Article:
NWHSU Alum Lesley Scibora Educates Undergraduates from an Integrative Perspective
NWHSU alum Lesley Scibora, D.C., Ph.D., knows a thing or two about bones. Dr. Scibora earned her doctor of chiropractic degree in 1998; and then went on to earn a Ph.D. in Kinesiology from the University of Minnesota in 2011. Now she teaches classes such as Human Anatomy to undergraduate students at the University of Saint Thomas as an associate professor in the Health and Exercise Science department.
“As a faculty member, I have an opportunity to introduce chiropractic to undergraduate students who have some of the same interests that I did,” says Dr. Scibora. “Chiropractors not only think about our patient’s neuromusculoskeletal health, but their stress levels, their nutrition, their sleep, their emotional, their mental wellbeing. We provide the type of healthcare approach that students are interested in, and that their future patients will be interested in as well.”
Dr. Scibora specializes in musculoskeletal health: her research examines the interrelationships between physical activity, body composition, and bone health. She is an active member of the American College of Sports Medicine, American Society for Bone and Mineral Research, The Obesity Society, and the Minnesota Chiropractic Association.
Early Roots in Chiropractic
From an early age, Dr. Scibora liked math and science.
“I grew up in a family of teachers, which I swore I would never become,” says Dr. Scibora with a smile. “In my first year of my undergraduate education, I started working part time to make some extra money in a chiropractic office in my small town of Wahpeton, North Dakota, for two chiropractors that were well-regarded members of the healthcare community in my small town.”
As she learned about chiropractic by working in the office, she became more curious about a career in health care, she says.
“The more time that I spent with them and with the patients, the more I learned about what it meant to be a chiropractor,” says Dr. Scibora. “I really grew to love it, and thought, ‘how I could be a part of that healing profession?’ I remember my very first hands on lab, palpating the cervical spine and thinking, ‘What in the world? This is wild, this is incredible.’”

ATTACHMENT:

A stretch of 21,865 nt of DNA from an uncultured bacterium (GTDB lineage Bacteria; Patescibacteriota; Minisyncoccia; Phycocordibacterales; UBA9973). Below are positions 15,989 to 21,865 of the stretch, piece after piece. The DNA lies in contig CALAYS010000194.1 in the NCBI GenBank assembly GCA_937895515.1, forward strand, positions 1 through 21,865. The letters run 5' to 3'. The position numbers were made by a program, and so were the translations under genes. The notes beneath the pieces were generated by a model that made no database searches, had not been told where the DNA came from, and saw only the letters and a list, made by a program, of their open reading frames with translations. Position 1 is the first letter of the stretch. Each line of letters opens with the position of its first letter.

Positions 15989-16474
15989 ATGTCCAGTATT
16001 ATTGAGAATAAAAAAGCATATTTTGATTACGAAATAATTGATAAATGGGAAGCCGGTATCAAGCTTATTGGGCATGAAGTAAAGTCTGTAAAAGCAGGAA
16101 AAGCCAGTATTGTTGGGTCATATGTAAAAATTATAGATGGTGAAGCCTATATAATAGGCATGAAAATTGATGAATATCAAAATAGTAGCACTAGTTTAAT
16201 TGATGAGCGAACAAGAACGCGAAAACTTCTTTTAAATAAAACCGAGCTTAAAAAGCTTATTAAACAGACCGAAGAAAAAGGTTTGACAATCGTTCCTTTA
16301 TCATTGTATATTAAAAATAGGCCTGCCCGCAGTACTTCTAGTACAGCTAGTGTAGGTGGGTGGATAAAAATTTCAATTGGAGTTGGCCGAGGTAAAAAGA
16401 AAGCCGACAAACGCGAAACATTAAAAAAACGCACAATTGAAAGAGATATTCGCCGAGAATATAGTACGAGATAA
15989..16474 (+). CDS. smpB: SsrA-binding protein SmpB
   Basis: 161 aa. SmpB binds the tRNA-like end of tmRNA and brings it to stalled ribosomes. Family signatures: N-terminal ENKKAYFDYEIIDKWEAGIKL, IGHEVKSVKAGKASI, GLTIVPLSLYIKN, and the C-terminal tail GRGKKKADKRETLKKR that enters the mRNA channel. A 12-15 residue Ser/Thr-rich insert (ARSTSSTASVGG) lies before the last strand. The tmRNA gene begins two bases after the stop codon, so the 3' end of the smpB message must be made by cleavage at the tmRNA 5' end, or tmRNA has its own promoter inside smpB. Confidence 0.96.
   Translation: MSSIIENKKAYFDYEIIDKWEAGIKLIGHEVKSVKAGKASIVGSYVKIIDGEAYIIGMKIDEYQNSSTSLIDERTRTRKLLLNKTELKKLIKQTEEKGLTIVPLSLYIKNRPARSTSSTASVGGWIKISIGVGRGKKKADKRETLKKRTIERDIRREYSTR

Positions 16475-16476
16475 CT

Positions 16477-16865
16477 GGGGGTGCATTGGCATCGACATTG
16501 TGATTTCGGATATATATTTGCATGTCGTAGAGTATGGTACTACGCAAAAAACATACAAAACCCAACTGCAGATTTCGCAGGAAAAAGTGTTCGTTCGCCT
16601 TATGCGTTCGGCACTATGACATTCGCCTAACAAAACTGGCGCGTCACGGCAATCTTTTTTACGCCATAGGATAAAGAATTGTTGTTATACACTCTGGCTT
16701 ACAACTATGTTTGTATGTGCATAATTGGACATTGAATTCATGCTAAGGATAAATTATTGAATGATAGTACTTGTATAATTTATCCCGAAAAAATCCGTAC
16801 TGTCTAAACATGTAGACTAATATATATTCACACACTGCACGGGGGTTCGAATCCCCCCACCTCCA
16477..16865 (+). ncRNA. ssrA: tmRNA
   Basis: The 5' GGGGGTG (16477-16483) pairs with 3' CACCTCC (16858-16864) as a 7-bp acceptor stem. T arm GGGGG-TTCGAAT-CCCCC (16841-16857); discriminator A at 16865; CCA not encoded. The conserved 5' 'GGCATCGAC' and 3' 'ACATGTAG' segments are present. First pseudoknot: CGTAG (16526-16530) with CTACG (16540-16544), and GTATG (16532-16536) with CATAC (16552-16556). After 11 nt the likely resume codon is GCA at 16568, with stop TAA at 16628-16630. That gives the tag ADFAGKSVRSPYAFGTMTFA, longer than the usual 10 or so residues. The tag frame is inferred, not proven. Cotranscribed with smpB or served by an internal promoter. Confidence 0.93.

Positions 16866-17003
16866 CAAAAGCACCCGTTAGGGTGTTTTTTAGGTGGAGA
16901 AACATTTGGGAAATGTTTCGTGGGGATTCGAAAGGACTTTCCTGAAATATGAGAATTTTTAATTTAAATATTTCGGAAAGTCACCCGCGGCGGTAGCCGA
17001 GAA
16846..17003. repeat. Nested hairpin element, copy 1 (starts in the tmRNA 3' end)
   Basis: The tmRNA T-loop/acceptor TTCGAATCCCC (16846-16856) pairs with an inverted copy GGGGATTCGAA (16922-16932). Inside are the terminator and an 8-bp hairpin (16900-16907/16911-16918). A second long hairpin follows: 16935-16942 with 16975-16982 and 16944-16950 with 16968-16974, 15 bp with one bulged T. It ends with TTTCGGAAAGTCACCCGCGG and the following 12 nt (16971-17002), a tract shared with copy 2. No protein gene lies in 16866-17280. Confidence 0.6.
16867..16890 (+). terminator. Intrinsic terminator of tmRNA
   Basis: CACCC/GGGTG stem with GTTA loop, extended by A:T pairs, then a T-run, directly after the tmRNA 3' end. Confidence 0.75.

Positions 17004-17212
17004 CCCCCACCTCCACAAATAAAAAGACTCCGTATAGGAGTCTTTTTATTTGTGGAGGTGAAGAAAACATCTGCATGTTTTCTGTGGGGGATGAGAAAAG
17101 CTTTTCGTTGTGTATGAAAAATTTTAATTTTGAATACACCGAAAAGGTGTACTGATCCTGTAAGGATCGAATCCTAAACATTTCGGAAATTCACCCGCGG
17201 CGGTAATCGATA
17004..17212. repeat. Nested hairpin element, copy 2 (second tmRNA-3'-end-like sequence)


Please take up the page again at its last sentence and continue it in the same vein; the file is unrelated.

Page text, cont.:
During her second year of undergraduate studies, Dr. Scibora applied to the chiropractic program at NWHSU, and started the Doctor of Chiropractic program in January 1995. After graduation, she worked with a chiropractor in Edina for a number of years. She learned how to work with patients presenting with many different conditions—both supporting their health and maintaining a professional connection with them.
“I think that really helped me to hone my chiropractic skills even beyond my internships in school,” says Dr. Scibora. “I also started to learn how much I enjoyed educating patients, and what an important connection I can have with them.”
From Patient Care to Education
Dr. Scibora’s curiosity for education and research inspired her to go back to school to learn more about the scientific underpinnings of the chiropractic practices. She earned her Ph.D. in Kinesiology at the University of Minnesota in 2011, and has been teaching in an academic setting ever since.
“Now I have the opportunity, which I consider a great honor to be a representative of the chiropractic community and of the chiropractic physicians, but in a different capacity,” says Dr. Scibora “I have an opportunity to introduce chiropractic to undergraduate students who have some of the same interests that I did. They want to be part of the healing profession, and they’re starting to look more holistically at wellbeing. They’re searching for something that is fulfilling to them.”
According to Dr. Scibora, the number of students asking about chiropractic has steadily increased over the years, and when they do, she typically refers them to NWHSU.
“There are a lot of reasons why I would suggest to my students or students that I come in contact with to explore Northwestern Health Sciences University,” says Dr. Scibora. “First and foremost, I had a great experience at Northwestern. But number two, I think especially since Northwestern has become a health sciences university, the opportunities that students have to learn alongside students that are interested in massage therapy, or Chinese medicine, or acupuncture, or nutrition all is beneficial to their education. Not only do they see different perspectives and approaches, but they have an opportunity to interact with those students and faculty as well.”
NWHSU makes it possible for students to not only learn about chiropractic, but other professions, to engage in research, to engage in many, many hands-on opportunities. This integrative healthcare perspective is critically important to their education, according to Dr. Scibora.
“Healthcare has evolved a lot in the time that I graduated,” says Dr. Scibora. “It is evolving in a way that really not only should chiropractors be more integrated amongst other healing professions, but also with more general and specialty practitioners, including medicine, physical therapy, nutrition, and nursing. Not only do I think should we want to be more integrated, but I think we need to be. Patients have complex conditions. They need more than just one type of care for some of the challenges that they face, and each one of us plays a role.”